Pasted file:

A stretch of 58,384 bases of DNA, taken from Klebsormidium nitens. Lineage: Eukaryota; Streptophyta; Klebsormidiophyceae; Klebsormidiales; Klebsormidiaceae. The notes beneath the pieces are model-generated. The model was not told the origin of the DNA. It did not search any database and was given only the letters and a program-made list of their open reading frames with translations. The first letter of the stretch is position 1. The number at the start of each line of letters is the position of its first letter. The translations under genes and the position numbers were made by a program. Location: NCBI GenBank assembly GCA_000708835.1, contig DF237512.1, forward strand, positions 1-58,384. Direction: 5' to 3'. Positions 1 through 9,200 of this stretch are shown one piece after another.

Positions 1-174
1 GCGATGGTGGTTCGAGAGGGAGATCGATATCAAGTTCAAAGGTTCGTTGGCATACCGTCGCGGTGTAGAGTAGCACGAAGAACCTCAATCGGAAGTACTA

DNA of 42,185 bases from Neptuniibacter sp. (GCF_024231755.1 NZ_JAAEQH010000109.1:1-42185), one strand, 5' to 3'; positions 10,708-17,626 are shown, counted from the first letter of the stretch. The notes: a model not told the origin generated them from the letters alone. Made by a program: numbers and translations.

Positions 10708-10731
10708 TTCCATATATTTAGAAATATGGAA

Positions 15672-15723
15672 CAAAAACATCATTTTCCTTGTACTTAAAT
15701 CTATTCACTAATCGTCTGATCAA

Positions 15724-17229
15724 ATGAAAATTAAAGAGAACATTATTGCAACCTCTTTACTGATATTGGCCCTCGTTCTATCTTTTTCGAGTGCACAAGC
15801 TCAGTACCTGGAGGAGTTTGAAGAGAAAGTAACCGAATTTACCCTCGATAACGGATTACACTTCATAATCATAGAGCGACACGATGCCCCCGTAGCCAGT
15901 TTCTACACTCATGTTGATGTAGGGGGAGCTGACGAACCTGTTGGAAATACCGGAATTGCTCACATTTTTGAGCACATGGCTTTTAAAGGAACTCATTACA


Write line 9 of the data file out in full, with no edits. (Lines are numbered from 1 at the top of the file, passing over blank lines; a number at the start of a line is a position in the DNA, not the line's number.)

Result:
15701 CTATTCACTAATCGTCTGATCAA